Biomimicry + Fibershed

Natural materials are on my mind all the time. I learned to love nature from my father, a city kid who loved to camp. I grew up in a Northern California suburb that was once called the "Valley of Heart's Delight" that was quickly lost with the emergence of Silicon Valley.

OSA Special Collections & Archive

The way nature works is one of my biggest interests and inspirations, and what I am working on now to integrate in our designs by 2019.

Biomimicry is the study of how we can mimic nature to solve problems from agriculture to city planning. Janine Benyus is the co-founder of the Biomimicry Institute and author of Biomimicry: Innovation Inspired by Nature. Her quote below illustrates the extent of what is possible through the study of nature.

After decades of faithful study, ecologists have begun to fathom hidden likenesses among many interwoven systems. ...a canon of nature's laws, strategies, and principles...
Nature runs on sunlight. 
Nature uses only the energy it needs. 
Nature fits form to function. 
Nature recycles everything. 
Nature rewards cooperation. 
Nature banks on diversity.
Nature demands local expertise.
Nature curbs excesses from within.
Nature taps the power of limits
In addition to biomimicry, we focus on sourcing natural materials and building partnerships that support a natural process from “fiber to finished good" which is the mission of an organization called Fibershed.

Fibershed gives us the rare opportunity to source from a network of local suppliers from a specific region. Fibersheds include a “community of member farmers, ranchers, designers, sewers, weavers, knitters, felters, spinners, and textile mill owners.”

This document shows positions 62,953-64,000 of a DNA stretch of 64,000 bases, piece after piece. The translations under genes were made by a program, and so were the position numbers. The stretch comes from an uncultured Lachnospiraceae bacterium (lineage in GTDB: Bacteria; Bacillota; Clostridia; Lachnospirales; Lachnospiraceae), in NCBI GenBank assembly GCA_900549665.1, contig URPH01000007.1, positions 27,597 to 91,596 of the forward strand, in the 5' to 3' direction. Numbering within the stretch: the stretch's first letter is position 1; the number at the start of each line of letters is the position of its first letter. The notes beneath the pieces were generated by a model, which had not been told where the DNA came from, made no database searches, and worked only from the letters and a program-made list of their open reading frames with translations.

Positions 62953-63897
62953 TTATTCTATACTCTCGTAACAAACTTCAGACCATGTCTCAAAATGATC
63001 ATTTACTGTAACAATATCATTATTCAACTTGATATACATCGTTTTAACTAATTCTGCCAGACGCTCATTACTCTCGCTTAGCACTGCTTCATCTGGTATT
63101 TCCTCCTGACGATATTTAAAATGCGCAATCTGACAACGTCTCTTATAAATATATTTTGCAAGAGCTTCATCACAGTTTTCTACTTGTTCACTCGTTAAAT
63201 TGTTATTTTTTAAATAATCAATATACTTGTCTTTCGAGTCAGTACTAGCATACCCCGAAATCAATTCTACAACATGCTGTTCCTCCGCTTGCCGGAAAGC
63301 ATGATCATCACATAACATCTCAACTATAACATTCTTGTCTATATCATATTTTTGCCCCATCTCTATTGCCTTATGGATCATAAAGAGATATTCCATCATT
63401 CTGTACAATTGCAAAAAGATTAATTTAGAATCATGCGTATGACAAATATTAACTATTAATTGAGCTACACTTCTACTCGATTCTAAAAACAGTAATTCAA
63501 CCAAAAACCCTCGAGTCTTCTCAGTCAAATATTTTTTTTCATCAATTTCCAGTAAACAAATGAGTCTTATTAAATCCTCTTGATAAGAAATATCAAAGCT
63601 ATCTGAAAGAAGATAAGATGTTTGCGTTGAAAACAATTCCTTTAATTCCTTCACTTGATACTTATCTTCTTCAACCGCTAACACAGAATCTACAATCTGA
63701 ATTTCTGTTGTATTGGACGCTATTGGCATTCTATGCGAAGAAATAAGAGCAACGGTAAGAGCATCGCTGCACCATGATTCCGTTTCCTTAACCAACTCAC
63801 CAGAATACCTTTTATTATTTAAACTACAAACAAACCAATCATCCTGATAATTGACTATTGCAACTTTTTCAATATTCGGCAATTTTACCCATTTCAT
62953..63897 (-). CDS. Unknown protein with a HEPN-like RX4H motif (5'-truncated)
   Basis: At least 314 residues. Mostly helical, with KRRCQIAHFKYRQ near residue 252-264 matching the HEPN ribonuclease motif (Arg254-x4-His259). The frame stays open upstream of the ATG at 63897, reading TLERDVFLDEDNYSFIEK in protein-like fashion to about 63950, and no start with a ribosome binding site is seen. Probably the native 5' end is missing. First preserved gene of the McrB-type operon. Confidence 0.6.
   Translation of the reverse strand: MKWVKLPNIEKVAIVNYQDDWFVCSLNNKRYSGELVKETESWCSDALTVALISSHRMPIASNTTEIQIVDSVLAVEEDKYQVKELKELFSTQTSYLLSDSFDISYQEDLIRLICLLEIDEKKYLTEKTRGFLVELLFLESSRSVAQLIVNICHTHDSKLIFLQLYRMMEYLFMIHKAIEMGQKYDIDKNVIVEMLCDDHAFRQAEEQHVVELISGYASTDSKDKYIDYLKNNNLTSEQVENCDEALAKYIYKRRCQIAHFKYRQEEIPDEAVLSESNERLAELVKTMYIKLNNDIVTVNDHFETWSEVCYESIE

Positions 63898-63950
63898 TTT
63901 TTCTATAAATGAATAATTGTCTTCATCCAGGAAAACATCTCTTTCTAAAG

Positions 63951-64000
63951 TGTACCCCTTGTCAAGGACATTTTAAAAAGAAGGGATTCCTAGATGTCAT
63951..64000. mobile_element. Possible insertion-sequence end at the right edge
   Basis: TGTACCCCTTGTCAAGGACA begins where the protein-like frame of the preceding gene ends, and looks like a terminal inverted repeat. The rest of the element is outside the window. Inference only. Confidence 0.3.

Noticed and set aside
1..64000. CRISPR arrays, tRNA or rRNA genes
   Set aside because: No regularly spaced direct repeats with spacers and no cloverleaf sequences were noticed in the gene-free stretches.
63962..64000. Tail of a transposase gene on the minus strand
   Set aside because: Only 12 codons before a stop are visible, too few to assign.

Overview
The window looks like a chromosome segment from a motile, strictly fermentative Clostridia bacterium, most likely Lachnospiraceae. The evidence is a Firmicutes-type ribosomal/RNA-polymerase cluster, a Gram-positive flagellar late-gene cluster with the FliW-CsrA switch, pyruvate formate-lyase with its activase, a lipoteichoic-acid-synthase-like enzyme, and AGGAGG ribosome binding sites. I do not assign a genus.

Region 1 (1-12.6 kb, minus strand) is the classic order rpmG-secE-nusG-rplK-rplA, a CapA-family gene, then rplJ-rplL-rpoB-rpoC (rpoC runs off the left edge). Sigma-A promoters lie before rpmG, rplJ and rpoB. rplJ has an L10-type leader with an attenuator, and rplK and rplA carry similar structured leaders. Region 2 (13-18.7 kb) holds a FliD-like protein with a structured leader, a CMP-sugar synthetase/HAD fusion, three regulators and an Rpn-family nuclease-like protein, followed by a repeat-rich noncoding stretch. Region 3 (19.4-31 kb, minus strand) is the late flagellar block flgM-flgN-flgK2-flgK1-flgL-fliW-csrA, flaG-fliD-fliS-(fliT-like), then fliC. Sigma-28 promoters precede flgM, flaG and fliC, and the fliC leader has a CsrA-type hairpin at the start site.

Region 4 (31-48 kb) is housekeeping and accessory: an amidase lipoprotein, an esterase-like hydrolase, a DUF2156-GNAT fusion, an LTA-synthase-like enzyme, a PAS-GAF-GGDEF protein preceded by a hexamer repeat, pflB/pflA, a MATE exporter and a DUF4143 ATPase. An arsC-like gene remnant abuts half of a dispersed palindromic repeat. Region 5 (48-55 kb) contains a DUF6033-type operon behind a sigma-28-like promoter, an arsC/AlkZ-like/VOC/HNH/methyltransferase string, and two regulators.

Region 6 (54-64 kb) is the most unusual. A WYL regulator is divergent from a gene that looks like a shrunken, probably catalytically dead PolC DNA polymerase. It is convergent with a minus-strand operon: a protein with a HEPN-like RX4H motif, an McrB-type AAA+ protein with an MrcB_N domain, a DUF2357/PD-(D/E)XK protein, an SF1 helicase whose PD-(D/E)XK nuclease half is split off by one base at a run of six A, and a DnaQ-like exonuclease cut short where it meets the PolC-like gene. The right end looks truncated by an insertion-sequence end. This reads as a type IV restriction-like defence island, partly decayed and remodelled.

I love this illustration by Amanda Coen that was commissioned by Fibershed. It captures the cycle of the farm to fashion process. It is a great reminder that each step is vitally important and a change-making investment. 

 From the portfolio of Amanda Coen

As an example of the regional divisions, the Northern California fibershed includes producers from San Luis Obispo to the Oregon border. For all you passionate travelers thinking about your next road trip, imagine visiting the local artisans and experts in these places and learning about the unique characteristics of that land and the different animals, plants, and natural fibers that are produced within that local community. Amazing. 

By exploring how to design by nature and how to source through a regional supply chain, we are also able to invest in the local economy. Right now, I am working with Stephen Meyer of Pergamena and talking with Laura Sansone of the Textile Lab Fibershed, which is the producing region within a 300-mile radius of NYC.

Pergamena Leather, NY

Thanks to the leaders of these amazing organizations, we can take pride in our choices and begin to see the impact and importance of slow fashion and the artisans who help to make it happen in the United States and around the world. 

Have a great week!






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